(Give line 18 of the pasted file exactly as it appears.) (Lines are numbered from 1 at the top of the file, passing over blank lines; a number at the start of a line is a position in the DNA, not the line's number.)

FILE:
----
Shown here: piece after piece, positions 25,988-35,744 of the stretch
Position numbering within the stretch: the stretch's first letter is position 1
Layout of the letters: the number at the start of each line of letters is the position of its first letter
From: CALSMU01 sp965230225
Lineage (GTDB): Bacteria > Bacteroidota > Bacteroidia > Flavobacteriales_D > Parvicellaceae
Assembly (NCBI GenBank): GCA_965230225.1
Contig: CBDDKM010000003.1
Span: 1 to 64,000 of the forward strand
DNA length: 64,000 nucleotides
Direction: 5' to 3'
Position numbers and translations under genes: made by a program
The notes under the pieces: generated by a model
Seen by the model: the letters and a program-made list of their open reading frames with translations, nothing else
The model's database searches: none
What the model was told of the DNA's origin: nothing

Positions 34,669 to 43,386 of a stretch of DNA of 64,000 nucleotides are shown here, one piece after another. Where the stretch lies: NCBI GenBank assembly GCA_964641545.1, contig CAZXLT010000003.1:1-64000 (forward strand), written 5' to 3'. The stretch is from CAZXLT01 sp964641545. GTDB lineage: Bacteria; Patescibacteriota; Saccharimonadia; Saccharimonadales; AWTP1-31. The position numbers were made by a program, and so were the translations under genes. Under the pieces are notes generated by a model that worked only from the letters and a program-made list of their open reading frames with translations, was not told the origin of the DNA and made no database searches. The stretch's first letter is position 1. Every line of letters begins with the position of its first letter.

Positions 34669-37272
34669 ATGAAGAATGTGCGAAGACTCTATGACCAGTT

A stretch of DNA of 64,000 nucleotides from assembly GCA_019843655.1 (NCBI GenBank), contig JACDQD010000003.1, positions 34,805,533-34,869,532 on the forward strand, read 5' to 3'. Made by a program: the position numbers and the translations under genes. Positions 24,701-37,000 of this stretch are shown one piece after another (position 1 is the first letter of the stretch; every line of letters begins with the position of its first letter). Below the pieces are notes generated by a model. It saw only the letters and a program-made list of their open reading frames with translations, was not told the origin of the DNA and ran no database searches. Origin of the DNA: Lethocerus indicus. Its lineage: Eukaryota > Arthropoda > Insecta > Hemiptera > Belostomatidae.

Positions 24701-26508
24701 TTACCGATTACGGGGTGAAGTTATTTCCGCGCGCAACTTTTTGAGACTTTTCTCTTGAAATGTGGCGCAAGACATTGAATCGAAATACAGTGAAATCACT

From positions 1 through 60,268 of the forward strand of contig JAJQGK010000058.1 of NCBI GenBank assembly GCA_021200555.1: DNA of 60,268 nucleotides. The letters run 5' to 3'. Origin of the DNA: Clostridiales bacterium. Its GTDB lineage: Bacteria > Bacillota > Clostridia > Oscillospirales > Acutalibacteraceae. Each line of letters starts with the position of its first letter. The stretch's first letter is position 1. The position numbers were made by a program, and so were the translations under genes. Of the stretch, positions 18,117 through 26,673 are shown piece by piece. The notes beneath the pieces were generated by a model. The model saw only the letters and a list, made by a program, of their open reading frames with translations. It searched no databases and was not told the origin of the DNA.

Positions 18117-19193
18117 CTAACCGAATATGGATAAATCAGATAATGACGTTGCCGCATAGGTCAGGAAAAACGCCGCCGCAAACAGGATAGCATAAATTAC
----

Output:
34669 ATGAAGAATGTGCGAAGACTCTATGACCAGTT